25 Apr Diastasis What??!!
By: Katie Hauck
“It’s been a year, why do I still look 6 months pregnant? Why does my belly look like a scene from an Alien movie every time I do a crunch?” As one of the pelvic health physiotherapists at Vital Physiotherapy, these are two of the top inquiries that plague many women following pregnancy. Diastasis recti, commonly known as “abdominal separation” or “mommy tummy”, is a current hot topic. There is no limit to the online advice that a quick Google search will reveal on the ‘should’ and ‘should not’s’ for exercising with abdominal separation. Often the advice conflicts, which can be confusing. Where and how do you start?
Diastasis recti is defined as the separation of the two rectus abdominis, or 6 pack muscles, that is a naturally occurring change during pregnancy to accommodate a growing baby. Nearly every woman at some point in her pregnancy will experience some degree of separation. This is normal and (other good news) spontaneous, natural recovery in the first 8 weeks postpartum is also normal.
A common method used to determine if you have diastasis is the curl up test. Lying on your back with knees bent, use 2 to 3 fingers and feel along the midline of your abdomen above and below the belly button. While applying pressure slowly lift your head as if starting a crunch. Feel for the ridges of the muscles to hug your fingers on either side and measure the distance of the gap. Traditionally the focus was always on the size of the separation, or gap, issue. Yet, some separation between the abdominals is normal. Even in women that have never been pregnant, a separation of up to 35mm can be seen somewhere along the midline. With a wide variety of distances being normal, other factors are being weighed more heavily in recent research. The ability to efficiently transfer load or create tension across the linea alba, the connective tissue joining the abdominals, is now the emerging trend. When performing the curl up test, you are looking for the tissue to have a springy versus mushy feel- kind of like pushing down into a trampoline where you would get some resistance as you push downward.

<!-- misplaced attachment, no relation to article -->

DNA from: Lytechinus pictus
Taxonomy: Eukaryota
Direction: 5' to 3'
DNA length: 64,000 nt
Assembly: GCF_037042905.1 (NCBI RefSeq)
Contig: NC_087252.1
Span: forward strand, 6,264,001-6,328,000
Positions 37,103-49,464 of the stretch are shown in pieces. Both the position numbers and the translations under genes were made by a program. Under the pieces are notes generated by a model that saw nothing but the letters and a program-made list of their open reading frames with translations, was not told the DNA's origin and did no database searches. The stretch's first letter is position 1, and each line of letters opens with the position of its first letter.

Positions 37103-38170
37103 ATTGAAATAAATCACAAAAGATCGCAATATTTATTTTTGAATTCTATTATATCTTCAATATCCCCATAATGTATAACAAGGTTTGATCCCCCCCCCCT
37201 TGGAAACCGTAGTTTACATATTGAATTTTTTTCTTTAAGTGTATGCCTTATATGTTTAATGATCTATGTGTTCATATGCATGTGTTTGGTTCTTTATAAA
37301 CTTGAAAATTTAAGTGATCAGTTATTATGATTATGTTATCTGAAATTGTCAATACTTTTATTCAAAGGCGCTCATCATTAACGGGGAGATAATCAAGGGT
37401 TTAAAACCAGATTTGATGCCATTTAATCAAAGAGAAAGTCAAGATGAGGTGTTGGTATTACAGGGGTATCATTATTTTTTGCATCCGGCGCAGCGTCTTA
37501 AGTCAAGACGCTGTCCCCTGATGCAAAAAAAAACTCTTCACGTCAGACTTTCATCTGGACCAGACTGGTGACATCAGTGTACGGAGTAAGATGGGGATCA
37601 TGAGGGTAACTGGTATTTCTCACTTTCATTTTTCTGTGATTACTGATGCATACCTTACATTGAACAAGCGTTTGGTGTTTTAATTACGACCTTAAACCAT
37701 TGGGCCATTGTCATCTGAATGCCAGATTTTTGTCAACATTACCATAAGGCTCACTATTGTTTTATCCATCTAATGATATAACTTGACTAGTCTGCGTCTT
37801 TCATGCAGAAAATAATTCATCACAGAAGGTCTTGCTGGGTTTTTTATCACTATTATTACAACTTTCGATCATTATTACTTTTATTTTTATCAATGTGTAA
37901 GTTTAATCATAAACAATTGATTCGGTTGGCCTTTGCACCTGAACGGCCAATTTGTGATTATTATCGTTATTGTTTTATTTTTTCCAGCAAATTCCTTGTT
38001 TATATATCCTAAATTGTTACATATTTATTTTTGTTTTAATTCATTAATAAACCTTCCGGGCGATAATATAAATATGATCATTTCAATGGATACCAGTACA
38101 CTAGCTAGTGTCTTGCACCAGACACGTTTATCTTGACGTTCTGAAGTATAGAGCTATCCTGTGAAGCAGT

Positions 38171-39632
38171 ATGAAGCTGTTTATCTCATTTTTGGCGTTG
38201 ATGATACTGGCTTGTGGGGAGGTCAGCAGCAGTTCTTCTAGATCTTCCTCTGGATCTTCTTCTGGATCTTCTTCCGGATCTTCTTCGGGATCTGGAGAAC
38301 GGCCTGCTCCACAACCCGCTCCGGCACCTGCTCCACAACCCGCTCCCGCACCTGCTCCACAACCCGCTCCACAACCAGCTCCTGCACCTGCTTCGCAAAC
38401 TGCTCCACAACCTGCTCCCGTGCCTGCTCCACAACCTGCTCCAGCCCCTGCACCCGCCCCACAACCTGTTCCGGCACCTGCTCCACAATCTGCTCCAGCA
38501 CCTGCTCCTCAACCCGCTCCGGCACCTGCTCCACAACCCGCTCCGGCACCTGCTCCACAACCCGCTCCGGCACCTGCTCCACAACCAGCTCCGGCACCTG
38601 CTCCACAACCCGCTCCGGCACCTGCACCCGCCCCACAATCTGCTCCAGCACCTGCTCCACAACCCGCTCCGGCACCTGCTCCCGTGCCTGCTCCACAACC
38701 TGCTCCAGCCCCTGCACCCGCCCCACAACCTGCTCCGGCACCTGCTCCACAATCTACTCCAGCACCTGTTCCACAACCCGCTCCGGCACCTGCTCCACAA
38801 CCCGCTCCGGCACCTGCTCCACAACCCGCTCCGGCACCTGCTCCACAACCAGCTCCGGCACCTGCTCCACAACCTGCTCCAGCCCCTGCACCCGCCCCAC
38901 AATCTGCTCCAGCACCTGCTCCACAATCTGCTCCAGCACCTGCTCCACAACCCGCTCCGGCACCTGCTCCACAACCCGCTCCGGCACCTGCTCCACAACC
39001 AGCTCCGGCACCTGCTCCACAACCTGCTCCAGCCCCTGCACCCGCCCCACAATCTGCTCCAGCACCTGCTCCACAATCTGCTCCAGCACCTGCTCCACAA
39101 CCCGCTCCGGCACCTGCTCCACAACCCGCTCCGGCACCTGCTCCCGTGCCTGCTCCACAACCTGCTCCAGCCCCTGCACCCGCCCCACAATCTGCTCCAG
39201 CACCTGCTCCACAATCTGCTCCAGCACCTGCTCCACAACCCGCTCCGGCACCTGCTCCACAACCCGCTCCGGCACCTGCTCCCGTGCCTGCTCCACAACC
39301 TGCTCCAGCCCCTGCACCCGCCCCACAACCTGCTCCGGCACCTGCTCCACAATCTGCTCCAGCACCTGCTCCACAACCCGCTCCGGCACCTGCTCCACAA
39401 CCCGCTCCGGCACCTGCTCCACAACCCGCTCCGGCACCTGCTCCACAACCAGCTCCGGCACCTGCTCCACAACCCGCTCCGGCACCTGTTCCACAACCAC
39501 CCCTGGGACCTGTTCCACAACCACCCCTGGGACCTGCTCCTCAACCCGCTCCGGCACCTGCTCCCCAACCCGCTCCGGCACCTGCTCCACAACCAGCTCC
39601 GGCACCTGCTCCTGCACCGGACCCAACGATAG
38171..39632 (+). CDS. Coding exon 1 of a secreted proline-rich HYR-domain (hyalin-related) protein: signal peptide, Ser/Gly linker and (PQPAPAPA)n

The next most common question after understanding how to diagnose a diastasis is ‘What exercises are safe?’ and ‘I was told to avoid abdominal exercises. Is this true?’ To answer this, let’s talk about the anatomy of our inner core. It is made up of the core 4 muscles- diaphragm (main breathing muscle), multifidus (a deep back muscle), transversus abdominis (the body’s equivalent to a corset), and the pelvic floor muscles. When we put these muscle groups together they form a barrel that holds pressure. Just like a fancy Instant Pot, that pressure is looking for an escape valve. Certain exercises or movements challenge the system and lead to higher pressures. Crunches often get the worst reputation for increasing that pressure. The truth is, there are many positions that cause an increase in your intra abdominal pressure and since we are all very different, there is no one size fits all approach in terms of which positions are good or bad. It is best to get this assessed by a pelvic health therapist or other health care professional with perinatal training so that you know how to safely move and return to exercise.
Traditional advice has been to avoid exercises, like the crunch, that lead to bulging or doming of the midline of the abdomen from that escaping pressure. If you were a runner following up with a physiotherapist for an ankle sprain, the typical advice would likely be to rest a couple days when the tissues are inflamed to allow for healing and maybe a brace for some extra support. Would a simple sprain be the end of your running career? In most cases, likely no. Your physiotherapist would then help support you as you begin to challenge those tissues again with strengthening and balance exercises, progressing to a light jog and eventually running once more. What does this mean for muscles in our core? Just like an ankle sprain, the muscles of our core face challenges from pregnancy and delivery that, with the guidance of your physiotherapist, can once again be trained and learn to adapt to load placed on them. Some tips to get started include breathing during an effortful task such as lifting your child, getting in and out of bed or performing a plank. This recruits the diaphragm muscle of the core 4 to assist in pressure control. Additionally, avoiding constipation and straining on the toilet can ensure there is no excessive additional pressure.
Before limiting yourself, let’s chat on how we can help your body find a better strategy to manage pressure and strengthen your core! Together we can create a generation of strong, powerhouse women!